January brought breaking news that the U.S. Supreme Court (the Court) would stop OSHA from enforcing its employee COVID-19 test or vaccinate emergency temporary standard (ETS) for employers with 100 or more employees. Although the decision doesn’t end the OSHA ETS permanently, it means that the ETS is unlikely to be upheld in its current form. The Court left in place a COVID-19 vaccine employer mandate for Medicare and Medicaid-certified entities. The decision does not end the debate, but it does mean employers will continue to be subject to varying standards at the state level with no uniform federal standard.
In other news, health plans were notified that they must cover COVID-19 over-the-counter tests at no cost to enrollees, with only days to put a plan in place to comply with the rule. This left employers and pharmacy benefit administrators scrambling to analyze the guidance and be ready within days to provide the expanded coverage. The Department of Labor also reported to Congress that their enforcement efforts in 2021 for mental health parity showed that health plans are not ready to provide the required mental health parity analysis for nonquantitative treatment limitations. Finally, there is some guidance on the broker compensation disclosure rule, which informs entities subject to the rule to look to related guidance that applies to retirement plans. January brings home the reality of the continued need to stay up to date on regulatory efforts directed at group health plans.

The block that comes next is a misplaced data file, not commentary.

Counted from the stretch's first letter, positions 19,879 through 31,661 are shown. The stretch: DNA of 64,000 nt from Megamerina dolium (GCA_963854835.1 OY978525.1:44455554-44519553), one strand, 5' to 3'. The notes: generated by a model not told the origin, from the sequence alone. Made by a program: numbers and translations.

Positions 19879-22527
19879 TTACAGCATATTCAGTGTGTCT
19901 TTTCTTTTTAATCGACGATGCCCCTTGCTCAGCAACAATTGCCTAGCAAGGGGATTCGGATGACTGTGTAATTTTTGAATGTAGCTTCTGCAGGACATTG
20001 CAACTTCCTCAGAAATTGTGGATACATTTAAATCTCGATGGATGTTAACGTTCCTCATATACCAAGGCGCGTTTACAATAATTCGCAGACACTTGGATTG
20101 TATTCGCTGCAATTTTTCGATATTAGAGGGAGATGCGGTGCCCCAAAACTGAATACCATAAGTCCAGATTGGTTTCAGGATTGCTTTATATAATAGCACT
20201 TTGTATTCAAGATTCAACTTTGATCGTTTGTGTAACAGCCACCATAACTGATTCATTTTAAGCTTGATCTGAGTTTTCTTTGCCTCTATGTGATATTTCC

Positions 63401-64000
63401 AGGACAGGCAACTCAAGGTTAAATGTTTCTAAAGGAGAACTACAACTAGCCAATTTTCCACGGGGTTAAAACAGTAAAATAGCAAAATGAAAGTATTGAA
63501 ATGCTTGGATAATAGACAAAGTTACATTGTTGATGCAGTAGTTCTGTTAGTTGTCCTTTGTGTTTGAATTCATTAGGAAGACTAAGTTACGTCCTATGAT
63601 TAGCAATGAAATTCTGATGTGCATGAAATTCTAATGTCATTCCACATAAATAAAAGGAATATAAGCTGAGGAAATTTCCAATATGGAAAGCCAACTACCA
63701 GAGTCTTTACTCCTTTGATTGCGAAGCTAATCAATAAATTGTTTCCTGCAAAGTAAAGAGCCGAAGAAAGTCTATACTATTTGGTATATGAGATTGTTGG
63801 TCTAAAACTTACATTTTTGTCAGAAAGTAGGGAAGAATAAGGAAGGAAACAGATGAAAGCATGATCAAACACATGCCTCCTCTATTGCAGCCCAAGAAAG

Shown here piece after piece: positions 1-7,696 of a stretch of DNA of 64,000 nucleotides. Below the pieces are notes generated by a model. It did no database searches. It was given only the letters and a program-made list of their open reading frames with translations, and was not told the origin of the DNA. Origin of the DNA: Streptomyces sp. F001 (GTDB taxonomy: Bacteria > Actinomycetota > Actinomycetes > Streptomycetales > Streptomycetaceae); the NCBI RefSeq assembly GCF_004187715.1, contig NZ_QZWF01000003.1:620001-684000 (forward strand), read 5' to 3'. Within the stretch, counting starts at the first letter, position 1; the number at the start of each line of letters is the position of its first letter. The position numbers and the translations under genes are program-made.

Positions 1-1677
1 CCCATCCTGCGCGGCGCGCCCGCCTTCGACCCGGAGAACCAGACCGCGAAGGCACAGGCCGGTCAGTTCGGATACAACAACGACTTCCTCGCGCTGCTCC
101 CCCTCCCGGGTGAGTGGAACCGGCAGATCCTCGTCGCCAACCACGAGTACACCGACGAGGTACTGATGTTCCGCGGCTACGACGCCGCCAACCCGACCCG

The Supreme Court has blocked the U.S. Occupational Safety and Health Administration’s (OSHA’s) vaccine Emergency Temporary Standard (ETS) from being enforced for the foreseeable future, meaning your compliance to-do list has gotten significantly shorter – but it has by no means disappeared. While the 6-to-3 Supreme Court decision on January 14 means you no longer have to meet the January 10 ETS effective date, employers still have a number of compliance priorities to address.
Technically, the Court didn’t kill the ETS, but the long-term prognosis is not looking good. SCOTUS reapplied the temporary injunction that once again blocks OSHA from enforcing the ETS for the time being while the parties continue to battle in lower courts over whether the emergency rule is valid. The decision does not impact employers’ rights to implement COVID-19 vaccination and testing policies.
In a separate opinion on January 13, the Supreme Court allowed the federal Centers for Medicare & Medicaid Services (CMS) to require COVID-19 vaccination for health care workers at Medicare- and Medicaid-certified providers and suppliers.
The Departments of Labor, Health and Human Services (HHS), and the Treasury (collectively, the Departments) issued Frequently Asked Questions (FAQs) on January 10 that generally require group health plans and insurers to cover the costs of at-home over-the-counter COVID-19 tests (OTC COVID-19 Tests) approved by the U.S. Food and Drug Administration (FDA) and purchased on or after January 15, 2022. Plans and insurers may, but are not required to, cover the cost for OTC COVID-19 Tests bought before January 15 (though some states have existing rules requiring these tests to be covered by carriers). The FAQs expand prior guidance that has only required plans and carriers to cover the costs of testing administered by or ordered by a health care provider.